Binding directives

We covered Directives earler – if you are unfamiliar with directives, please read the section about them before you continue.

We previously covered Directives, and Directive Attributes. In this section we will cover assigning values to Directive Attributes by demonstrating how they are utilised when using two-way binding.

As a quick recap, a Directive is an identifier within an element that starts with an @ symbol. For example

<h1 @ref=OurReferenceToThisElement>Hello</h1>

A Directive Attribute is additional information provided to the directive in the form @directive:attribute. For example, the preventDefault attribute applied to the @onclick directive would prevent a submit button from actually submitting a form.

<input type="submit" @onclick:preventdefault>

In addition to these, it is also possible to assign values to some directive attributes in the following form:

<h1 @directive:attribute="someValue">Hello</h1>

Although there is no reason why these attribute values should be constrained to two-way binding in particular, it just so happens that the only place currently in the Blazor framework that utilises this ability happens to be two-way binding, which is why this subject is covered beneath the two-way binding section.

Getting started

Note: Although we will use the HTML <input> element here for simplicity, for a richer user experience (adding validation etc) I recommend using the Blazor <Input*> components (InputDate, etc) within an <EditForm> component. These are covered in the section on Forms.

First we need a page with the following members defined in the @code section, so we have something to bind to:

@code
{
	private string Name;
	private DateTime? DateOfBirth;
	private decimal? BankBalance;
}

Standard two-way binding

First we’ll start off with a standard two-way binding to the Name member of our Blazor page.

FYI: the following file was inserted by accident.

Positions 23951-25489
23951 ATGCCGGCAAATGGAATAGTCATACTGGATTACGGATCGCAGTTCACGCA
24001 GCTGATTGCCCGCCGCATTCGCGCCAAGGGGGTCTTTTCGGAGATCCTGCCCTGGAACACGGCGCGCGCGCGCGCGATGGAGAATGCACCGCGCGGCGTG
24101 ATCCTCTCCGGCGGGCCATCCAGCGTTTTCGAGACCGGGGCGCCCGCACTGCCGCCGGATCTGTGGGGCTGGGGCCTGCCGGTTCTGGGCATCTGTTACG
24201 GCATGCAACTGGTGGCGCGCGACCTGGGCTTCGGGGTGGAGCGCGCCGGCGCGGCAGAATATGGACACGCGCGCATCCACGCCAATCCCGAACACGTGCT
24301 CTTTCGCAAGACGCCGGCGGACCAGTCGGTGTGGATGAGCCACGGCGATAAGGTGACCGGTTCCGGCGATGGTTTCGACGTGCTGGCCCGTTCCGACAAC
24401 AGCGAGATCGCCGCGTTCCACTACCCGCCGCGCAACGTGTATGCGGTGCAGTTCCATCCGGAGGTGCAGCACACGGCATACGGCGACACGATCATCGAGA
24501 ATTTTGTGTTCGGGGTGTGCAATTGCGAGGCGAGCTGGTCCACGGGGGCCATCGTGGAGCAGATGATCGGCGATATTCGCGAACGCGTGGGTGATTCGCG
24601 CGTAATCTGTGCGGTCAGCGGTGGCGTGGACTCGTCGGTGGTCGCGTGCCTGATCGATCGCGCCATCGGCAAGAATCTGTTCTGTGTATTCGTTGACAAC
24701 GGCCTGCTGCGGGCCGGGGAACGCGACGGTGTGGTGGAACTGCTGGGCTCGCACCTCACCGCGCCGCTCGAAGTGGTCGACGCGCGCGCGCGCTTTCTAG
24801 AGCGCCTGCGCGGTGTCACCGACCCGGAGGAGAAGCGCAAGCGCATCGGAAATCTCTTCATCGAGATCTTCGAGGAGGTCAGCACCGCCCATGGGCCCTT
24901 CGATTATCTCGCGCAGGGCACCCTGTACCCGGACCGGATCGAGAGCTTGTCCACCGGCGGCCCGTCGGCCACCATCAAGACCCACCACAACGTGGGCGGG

<label>Name = @Name</label>
<input @bind-value=Name/>

The important part of the preceding mark-up is @bind-value=Name. This sets up two-way binding for the HTML attribute named value on the <input> element, and binds it to the Name member.

If we run our app now, we will see that the Name = text above the input does not change to reflect what we type in the <input> until either after the input element loses focus, or we press the Enter key.

Immediate change detection using directive attributes

The @bind directive has a directive attribute named event. Setting the value for this directive form takes the following format:

<input @bind-value:event="x"/>

Valid values for “x” are either onchange or oninput.

onchange is the assumed default when no value for :event is specified. It is the behaviour we saw when we ran our sample – the binding only occurs when the control loses focus or when the user presses the enter key.

oninput is the only other possible value for :event, and instructs Blazor to hook into the JavaScript oninput event of the HTML element and update the bound member every time the event is fired. This results in the bound member being updated immediately every time the user changes the value in the input.

Note: The -value is the name of the HTML attribute or Blazor component property to bind to. For HTML elements the leading letter will be lowercase, for component properties the leading letter will be uppercase, the name of the directive and the name of the binding target are separated by the - symbol.

Add the following mark-up to our page and run the application.

<label>Name = @Name</label>
<input @bind-value=Name @bind-value:event="oninput"/>

@bind-value:event="oninput" is the key to instructing Blazor to use immediate change detection. First we tell Blazor we want to bind the value HTML attribute of input to our Name member (@bind-value=Name), and then we tell Blazor to hook into the oninput event of the HTML element so our binding occurs immediately every time the value of the element changes (@bind-value:event="oninput").